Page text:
Mr. Hansen said the landfill mentioned was 140 acres and a $10 million clean up was needed to clean up debris and a methane collection system. The $700,000 OBI/BCRLF loan was given to the developer plus $6,000 in assessment grant money. Mr. Hansen said it was a $150 million to $200 million investment when everything was built out. The Township of Orion just passed the initial stages of a four story hotel, two restaurants and a bank on their part of the property. He said then there was the downtown Wixom retail that received $15,000 from their assessment grants to help fund the project. He said a 17,000 sq. ft. multi tenant came into place, a $2.2 million overall investment. Pleasant Ridge Condominiums were done by Talent Homes and they received $230,000 of the SBT credit and it resulted in a $2 million overall investment with 12 attached brownstone condominiums selling from $225,000 to $245,000.

Mr. Hansen explained the flow chart that they followed, if the City of Novi decided to go forward with the Brownfield program and wanted to use the Oakland County BRA. He said there would be input from the City level and there needed to be a concurrent resolution from the City. He said first the Council would release the project to Oakland County’s BRA. This would basically outline what the County would be entitled to get with the administrative fees up to $75,000 a year, but it never came close to that, and that was for all projects together and the RLF capture at the end of the five years. He said a host committee would be developed with at least one member of the Oakland County BRA and at least one elected official or his designee, which would meet once or twice to go over the project and make sure there was input from them and from citizens. He said they would send a letter to the City Council and to the BRA saying they had met and approved the project. Mr. Hansen said it would then go to Oakland County’s OCBRA for approval and back to the City on a concurrent resolution of the Brownfield Plan. Then it would go to Oakland County’s Planning, Building and Finance Committees and the Board of Commissioners. A public hearing would be held.

Ron Smedley – Michigan Department of Environmental Quality

Mr. Smedley stated he was the DEQ’s Brownfield Coordinator. He said the MDEQ had a Brownfield Grant and Loan program, which had gone through about $30 million in grants and a little less in loans over the last several years. Most of the funding the DEQ received for grant loan projects came from the Clean Michigan Initiative, which was a bond passed in 1998 and that money was about used up now. He said technically speaking, Novi would be eligible for up to a $1 million grant or loan for a specific project every year. In actuality, there would probably not be any new grant or loan projects this fiscal year and they weren’t sure about the next fiscal year. He said the other major source of funding for local units of government was Federal funding, which came from the Environmental Protection Agency. He said they have a competitive grant program and every year they send out an announcement for proposals to communities, counties, cities, non-profits, and state governments who can all apply for these competitive grants. He noted they have had these similar grants since 2003 under their Brownfield program. Last year there were 53 communities who requested funds from the EPA and of that 16 of the proposals were funded. Michigan received about $5.6 million, which was the second highest dollar amount of communities that were funded in the United States. He thought Michigan had done very well in applying for these EPA grants. Mr. Smedley said unfortunately the EPA was changing their requirements and were going for more cooperative type grant proposals where there was partnering with another community, county, or someone else. He noted out of the communities that received funding 12 out of 28 counties received funding but only 4 out of 24 cities received funding, and of those 4 cities 3 had already received EPA grants.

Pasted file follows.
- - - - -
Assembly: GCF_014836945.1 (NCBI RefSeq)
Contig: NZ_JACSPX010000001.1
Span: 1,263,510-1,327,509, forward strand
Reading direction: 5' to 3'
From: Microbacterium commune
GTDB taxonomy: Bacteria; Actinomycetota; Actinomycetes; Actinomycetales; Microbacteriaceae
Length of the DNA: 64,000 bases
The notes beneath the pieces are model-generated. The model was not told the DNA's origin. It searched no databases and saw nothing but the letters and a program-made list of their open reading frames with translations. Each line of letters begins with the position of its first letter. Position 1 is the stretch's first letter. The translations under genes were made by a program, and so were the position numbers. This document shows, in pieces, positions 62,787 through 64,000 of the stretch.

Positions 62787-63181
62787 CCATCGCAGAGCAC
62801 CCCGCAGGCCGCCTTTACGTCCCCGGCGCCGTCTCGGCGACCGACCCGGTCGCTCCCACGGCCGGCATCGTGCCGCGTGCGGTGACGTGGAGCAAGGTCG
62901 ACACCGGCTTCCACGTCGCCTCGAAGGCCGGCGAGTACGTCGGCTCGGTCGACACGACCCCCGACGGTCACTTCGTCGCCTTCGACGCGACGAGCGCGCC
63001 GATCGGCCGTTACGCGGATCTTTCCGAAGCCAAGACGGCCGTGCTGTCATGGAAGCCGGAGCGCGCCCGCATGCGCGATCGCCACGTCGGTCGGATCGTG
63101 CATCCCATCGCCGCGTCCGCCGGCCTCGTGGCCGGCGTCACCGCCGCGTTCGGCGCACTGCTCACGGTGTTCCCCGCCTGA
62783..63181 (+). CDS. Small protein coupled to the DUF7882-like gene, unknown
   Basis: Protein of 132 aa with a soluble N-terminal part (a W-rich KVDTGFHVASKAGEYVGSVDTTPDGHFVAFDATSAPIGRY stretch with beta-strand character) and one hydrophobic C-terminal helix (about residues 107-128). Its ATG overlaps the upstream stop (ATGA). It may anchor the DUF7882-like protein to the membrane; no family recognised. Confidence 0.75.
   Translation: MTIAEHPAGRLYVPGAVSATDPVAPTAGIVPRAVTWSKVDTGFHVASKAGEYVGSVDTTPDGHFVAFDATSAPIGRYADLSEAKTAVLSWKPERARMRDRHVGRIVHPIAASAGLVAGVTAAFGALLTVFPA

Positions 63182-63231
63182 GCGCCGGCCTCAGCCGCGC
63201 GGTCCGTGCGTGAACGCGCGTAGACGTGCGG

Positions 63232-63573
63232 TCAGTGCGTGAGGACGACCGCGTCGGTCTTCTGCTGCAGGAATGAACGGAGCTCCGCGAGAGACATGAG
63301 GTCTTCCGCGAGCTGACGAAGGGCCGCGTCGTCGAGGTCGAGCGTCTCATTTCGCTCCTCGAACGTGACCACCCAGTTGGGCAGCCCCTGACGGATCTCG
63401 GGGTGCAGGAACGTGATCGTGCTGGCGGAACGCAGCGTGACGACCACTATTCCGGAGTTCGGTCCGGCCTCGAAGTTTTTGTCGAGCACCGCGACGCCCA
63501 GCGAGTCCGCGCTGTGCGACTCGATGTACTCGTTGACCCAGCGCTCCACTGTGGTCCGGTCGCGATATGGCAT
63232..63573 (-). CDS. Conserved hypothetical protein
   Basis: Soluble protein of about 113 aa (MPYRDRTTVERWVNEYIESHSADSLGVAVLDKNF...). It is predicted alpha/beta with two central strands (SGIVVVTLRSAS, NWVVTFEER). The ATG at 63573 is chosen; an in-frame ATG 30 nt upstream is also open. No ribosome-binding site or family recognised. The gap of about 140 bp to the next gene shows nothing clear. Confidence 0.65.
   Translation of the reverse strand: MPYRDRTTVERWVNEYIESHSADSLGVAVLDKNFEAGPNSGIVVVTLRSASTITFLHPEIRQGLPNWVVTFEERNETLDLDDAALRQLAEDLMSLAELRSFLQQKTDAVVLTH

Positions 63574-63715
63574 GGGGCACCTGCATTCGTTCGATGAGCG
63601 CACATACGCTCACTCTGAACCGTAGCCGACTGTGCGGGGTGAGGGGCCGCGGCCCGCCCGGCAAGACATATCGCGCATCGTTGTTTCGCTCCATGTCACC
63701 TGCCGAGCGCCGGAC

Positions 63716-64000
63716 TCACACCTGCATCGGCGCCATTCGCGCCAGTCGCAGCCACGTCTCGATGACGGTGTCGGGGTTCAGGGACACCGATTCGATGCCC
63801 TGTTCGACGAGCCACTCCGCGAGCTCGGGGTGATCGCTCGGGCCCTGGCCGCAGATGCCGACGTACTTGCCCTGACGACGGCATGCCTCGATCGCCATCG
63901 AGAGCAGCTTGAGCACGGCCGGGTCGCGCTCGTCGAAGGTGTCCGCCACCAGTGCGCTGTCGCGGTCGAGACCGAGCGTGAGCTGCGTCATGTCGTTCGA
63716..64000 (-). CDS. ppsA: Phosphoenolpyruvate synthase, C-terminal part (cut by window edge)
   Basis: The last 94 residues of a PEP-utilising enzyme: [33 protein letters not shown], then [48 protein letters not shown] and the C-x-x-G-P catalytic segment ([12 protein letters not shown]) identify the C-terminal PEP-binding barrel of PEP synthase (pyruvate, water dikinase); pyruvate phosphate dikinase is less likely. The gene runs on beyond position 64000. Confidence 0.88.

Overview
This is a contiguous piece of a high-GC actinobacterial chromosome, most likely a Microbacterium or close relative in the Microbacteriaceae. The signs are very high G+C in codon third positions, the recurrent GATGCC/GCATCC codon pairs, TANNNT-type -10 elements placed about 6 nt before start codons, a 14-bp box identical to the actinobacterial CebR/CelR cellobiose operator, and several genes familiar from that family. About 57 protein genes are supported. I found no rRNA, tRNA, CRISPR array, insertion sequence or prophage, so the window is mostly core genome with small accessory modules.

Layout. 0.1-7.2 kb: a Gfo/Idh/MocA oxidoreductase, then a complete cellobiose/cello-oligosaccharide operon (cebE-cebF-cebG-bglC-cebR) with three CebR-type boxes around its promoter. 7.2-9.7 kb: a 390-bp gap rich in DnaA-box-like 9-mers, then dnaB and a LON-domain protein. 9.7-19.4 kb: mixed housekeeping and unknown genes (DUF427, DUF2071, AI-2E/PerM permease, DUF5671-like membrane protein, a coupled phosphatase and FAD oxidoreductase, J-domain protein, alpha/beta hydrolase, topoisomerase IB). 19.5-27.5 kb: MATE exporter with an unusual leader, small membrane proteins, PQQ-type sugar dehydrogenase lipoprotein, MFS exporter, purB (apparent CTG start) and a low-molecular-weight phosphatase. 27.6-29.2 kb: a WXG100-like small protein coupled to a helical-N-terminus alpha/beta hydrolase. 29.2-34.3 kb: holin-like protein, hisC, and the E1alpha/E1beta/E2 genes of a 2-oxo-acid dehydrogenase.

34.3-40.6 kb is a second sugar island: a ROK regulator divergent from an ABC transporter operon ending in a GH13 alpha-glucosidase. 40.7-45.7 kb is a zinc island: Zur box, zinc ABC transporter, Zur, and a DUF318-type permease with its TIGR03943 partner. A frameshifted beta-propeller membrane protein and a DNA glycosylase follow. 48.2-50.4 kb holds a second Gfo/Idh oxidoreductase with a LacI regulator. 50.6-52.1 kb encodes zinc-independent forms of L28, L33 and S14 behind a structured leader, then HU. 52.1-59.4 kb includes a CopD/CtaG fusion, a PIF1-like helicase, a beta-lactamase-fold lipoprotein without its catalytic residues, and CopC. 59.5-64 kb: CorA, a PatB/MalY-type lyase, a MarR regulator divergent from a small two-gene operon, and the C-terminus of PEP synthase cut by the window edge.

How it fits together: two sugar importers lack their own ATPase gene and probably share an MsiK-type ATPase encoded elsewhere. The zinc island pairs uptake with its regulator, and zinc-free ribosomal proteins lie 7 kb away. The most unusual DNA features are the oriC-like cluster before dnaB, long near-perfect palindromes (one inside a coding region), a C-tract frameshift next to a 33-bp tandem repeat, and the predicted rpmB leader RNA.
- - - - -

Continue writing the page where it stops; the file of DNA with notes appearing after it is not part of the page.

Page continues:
Mr. Smedley said the EPA expected to make changes. The proposal announcement would be made in October 2007and normally they give about two months to finish that and get a proposal turned into them. He said the House and the Committee passed a budget for just over $100 million to be used nationwide for those grants. He thought Michigan had received more than its fair share in the past but they had also been very aggressive with their proposals. Mr. Smedley said there were a couple of bills in the House and the Senate right now. Senate Bill 534 through 539 and House Bills 4711 through 4713, and they amend certain sections of the Brownfield Redevelopment Financing Act 381of 1996 as amended. He said both of those bills make potentially significant changes. He commented currently non-core communities could not do certain activities at blighted or functionally obsolete properties. The new legislation would allow for demolition and asbestos and lead paint removal at facilities in non-core communities, which potentially benefit Novi as a non-core community. He said this would allow Novi to expand the types of projects it took on; they wouldn’t just have to be site clean up related.